SIBUR has used, amongst others, Navigator Holdings, a shipping firm owned by Wilbur Ross, U.S. Secretary of Commerce under President Donald Trump to ship LPG since 2012.[14][15] In 2017 SIBUR released a statement denying that they had ever directly dealt with Ross, stating that all negotiations and meetings were held by SIBUR and Navigator management, and without any shareholders involvement.[16]

Tobolsk industrial site facilitiesEdit

  • OOO SIBUR Tobolsk (100%) (former Tobolsk-Neftekhim)
  • OOO Tobolsk - Polymer (100%)
  • OOO Tobolsk HPP (100%)
  • OOO ZapSibNeftekhim (100%) (under construction)

Basic polymers facilitiesEdit

  • OOO Tomskneftekhim (100%)
  • OOO NPP Neftekhimia (50%) (JV with Gazprom Neft Group)
  • OOO Sibur-Kstovo (100%)
  • OOO RusVinyl (50%) (JV with SolVin)
Tobolsk-Polymer complex.

Plastics, elastomers and organic synthesis facilitiesEdit

  • OAO Sibur-Neftekhim (100%)
  • ZAO Sibur-Khimprom (100%)
  • OAO Polief (82.5%)
  • OAO Sibur-PETF (100%)
  • OOO BIAXPLEN (100%)
  • Sibur-Sinopec Rubber Holding Company Limited (74.99%) (JV with SINOPEC*)

– OAO Krasnoyarsk Synthetic Rubbers Plant (100%)

Tyre businessEdit

At the end of December 2011, SIBUR exited SIBUR-Russian Tyres, having sold a 75% stake to the company's management, and the remaining stake to the partners of Vadim Gurinov, its CEO.[18]

Mineral fertiliser businessEdit

At the end of December 2011, SIBUR sold its mineral fertiliser assets to URALCHEM (Mineral Fertilisers, Perm) and Siberian Business Union (Kemerovo Azot and Angarsk Azotno-Tukovy Zavod).[19]


  • In 2009, SIBUR acquired 50% stake in Russian BOPP-films producer BIAXPLEN. In March 2012, SIBUR gained control of the BIAXPLEN group of companies by increasing its stake from 50% to 100%. At the time of the acquisition, production facilities of the BIAXPLEN group comprised three plants located in the Nizhny Novgorod, Kursk and Moscow regions with a total capacity of 78,000 metric tons of commodity films per annum.
  • In 2011, SIBUR acquired JSC Acrylate - the only CIS-based producer of acrylic acid and its estersfrom ATEK Group.

Joint venturesEdit

  • In June 2007, SIBUR established OOO RusVinyl, a 50/50 joint venture with SolVin Holding Nederland B.V.. This joint venture was established to construct a PVC plant with a capacity of 330 ktpa for PVC and 225 ktpa for caustic soda.
  • In February 2012, SIBUR entered into a joint venture arrangement with Reliance Industries Limited, pursuant to which a JV Reliance Sibur Elastomers Private Limited was set up, in which SIBUR owns a 25.1% stake. This joint venture was established for the development of butyl rubber production facility in India with capacity of 120 ktpa. It would start production by 2015.[17]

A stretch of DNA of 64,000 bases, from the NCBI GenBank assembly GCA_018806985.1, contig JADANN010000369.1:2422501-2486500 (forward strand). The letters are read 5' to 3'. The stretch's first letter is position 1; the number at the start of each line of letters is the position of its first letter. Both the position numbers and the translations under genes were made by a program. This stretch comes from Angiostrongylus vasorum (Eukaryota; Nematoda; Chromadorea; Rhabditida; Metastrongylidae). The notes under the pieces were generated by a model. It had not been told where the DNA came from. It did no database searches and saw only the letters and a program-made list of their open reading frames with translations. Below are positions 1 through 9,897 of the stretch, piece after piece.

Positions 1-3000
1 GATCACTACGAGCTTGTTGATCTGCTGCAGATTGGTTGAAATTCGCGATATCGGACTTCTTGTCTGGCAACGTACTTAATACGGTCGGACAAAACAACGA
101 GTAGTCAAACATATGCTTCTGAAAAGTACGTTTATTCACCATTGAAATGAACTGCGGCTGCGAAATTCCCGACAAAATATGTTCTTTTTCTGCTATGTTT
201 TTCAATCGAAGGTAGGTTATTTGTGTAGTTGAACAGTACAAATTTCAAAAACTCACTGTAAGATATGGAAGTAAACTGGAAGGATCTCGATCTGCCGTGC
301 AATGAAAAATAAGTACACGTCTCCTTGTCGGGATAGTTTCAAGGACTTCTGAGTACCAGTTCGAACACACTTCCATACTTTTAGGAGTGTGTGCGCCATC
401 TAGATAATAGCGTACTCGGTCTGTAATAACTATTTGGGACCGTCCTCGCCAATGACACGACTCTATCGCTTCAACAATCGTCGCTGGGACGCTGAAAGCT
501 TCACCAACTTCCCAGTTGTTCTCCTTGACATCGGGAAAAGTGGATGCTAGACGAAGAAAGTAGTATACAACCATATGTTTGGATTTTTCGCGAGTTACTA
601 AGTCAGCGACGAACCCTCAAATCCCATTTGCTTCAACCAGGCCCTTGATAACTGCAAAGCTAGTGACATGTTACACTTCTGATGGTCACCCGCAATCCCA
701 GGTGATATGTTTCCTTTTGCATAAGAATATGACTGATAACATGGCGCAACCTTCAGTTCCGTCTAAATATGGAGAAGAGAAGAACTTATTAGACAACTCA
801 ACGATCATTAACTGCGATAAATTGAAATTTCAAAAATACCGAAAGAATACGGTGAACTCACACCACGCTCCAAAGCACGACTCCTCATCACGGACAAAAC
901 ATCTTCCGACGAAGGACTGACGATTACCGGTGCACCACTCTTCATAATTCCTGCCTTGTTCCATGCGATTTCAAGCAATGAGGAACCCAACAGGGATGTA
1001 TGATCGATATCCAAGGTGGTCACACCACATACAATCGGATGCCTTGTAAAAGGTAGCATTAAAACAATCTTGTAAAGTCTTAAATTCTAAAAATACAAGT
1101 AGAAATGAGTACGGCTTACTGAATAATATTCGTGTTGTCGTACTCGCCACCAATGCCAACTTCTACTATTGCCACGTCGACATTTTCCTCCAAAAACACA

• In October 2012, SIBUR signed an agreement with Solvay S.A.-(after initial negotiations with Rhodia (company) which was acquired by Solvay) to establish RusPav, a 50/50% joint venture. It was established to develop a surfactant and oilfield process chemicals production site in Dzerzhinsk, the Nizhny Novgorod region.
  • In August 2013, SIBUR and China Petroleum and Chemical Corporation (Sinopec Corp.) entered into a joint venture developed on the site of the Krasnoyarsk Synthetic Rubber Plant (KZSK), where Sinopec purchased 25% + 1 share of KZSK.



  1. ^ a b c "2018 Annual Results" (PDF). Retrieved 7 March 2019.
  2. ^
  3. ^
  4. ^
  5. ^ "2018 Results Summary". Retrieved 7 March 2019.
  6. ^ a b c "History". Sibur. Retrieved 31 August 2018.
  7. ^ Sinclair, Neil. "Russia's Sibur contributes Rouble 2.2bn to Gazprom H1 pfts". ICIS. Retrieved 2018-08-31.
  8. ^ Blagov, Sergei. "Gazprom gives nod to $5bn Sibur buyout". ICIS. Retrieved 2018-08-31.
  9. ^ Blagov, Sergei. "Russia's AKS renamed Sibur Holding". ICIS. Retrieved 2018-08-31.
  10. ^ Kobzeva, Oksana (2018-06-08). "Russia's Sibur says new gas chemical complex will cost up to $8 bln". CNBC. Retrieved 2018-08-31.
  11. ^ Editorial, Reuters. "Timchenko sells 17 pct stake in petrochemical company Sibur". U.K. Retrieved 2018-08-31.
  12. ^ "Changes in the SIBUR Holding's shareholding structure". Retrieved 2018-08-31.
  13. ^ "10% stake in SIBUR to be sold to China's Silk Road Fund". Retrieved 2018-08-31.
  14. ^ Reuters Staff Russia's Sibur says had no direct dealings with Wilbur Ross November 6, 2017
  15. ^ "SIBUR Annual Review 2012" (PDF). p. 102. Retrieved 4 September 2018.
  16. ^ Editorial, Reuters. "Russia's Sibur says had no direct dealings with Wilbur Ross". U.S. Retrieved 2018-09-04.
  17. ^ a b "India's butyl rubber import my end once Russian JV starts in 2015". IANS. Retrieved 24 April 2014.
  18. ^ "Russia's Sibur divests tyre business". ICIS News.
  19. ^ "Sibur to Sell Fertilizer Assets to Siberian Business Union". Bloomberg.

External linksEdit